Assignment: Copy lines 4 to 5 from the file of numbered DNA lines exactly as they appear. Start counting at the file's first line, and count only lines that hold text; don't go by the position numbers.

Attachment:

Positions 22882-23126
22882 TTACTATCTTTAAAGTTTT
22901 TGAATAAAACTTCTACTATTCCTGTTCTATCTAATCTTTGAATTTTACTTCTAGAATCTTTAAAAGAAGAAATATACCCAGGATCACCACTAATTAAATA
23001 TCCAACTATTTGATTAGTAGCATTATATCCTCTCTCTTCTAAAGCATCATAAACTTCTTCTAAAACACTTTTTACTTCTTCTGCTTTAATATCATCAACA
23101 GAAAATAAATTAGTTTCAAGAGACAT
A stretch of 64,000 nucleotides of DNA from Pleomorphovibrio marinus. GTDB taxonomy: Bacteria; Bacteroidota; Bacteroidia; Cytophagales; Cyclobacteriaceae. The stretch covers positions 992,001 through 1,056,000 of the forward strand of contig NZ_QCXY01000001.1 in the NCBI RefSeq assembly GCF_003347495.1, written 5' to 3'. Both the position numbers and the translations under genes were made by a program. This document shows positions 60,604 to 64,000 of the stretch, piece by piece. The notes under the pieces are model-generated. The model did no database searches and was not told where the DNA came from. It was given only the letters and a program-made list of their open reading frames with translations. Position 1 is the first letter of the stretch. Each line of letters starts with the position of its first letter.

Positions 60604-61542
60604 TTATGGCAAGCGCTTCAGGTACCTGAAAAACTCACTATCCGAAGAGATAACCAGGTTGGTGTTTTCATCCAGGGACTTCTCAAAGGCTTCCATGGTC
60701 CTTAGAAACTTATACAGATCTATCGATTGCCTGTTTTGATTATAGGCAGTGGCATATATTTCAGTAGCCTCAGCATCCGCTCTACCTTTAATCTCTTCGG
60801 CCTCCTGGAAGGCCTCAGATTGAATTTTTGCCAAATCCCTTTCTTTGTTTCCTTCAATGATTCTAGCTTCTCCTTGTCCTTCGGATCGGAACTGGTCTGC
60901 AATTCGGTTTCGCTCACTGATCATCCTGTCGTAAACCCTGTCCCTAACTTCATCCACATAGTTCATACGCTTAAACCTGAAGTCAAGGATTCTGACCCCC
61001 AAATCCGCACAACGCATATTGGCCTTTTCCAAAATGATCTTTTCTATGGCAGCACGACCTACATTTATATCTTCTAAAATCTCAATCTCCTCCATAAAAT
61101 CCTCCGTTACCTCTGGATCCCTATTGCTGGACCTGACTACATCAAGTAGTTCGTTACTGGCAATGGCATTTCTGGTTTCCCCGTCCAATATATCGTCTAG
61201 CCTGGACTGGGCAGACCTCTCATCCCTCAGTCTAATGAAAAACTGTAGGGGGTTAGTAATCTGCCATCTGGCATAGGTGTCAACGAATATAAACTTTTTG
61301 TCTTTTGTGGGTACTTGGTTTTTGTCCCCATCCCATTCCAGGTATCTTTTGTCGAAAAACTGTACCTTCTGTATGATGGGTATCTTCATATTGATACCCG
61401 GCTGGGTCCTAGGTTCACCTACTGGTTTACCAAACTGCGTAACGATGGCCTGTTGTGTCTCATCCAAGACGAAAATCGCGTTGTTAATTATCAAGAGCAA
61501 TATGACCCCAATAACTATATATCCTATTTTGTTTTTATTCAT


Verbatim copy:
23001 TCCAACTATTTGATTAGTAGCATTATATCCTCTCTCTTCTAAAGCATCATAAACTTCTTCTAAAACACTTTTTACTTCTTCTGCTTTAATATCATCAACA
23101 GAAAATAAATTAGTTTCAAGAGACAT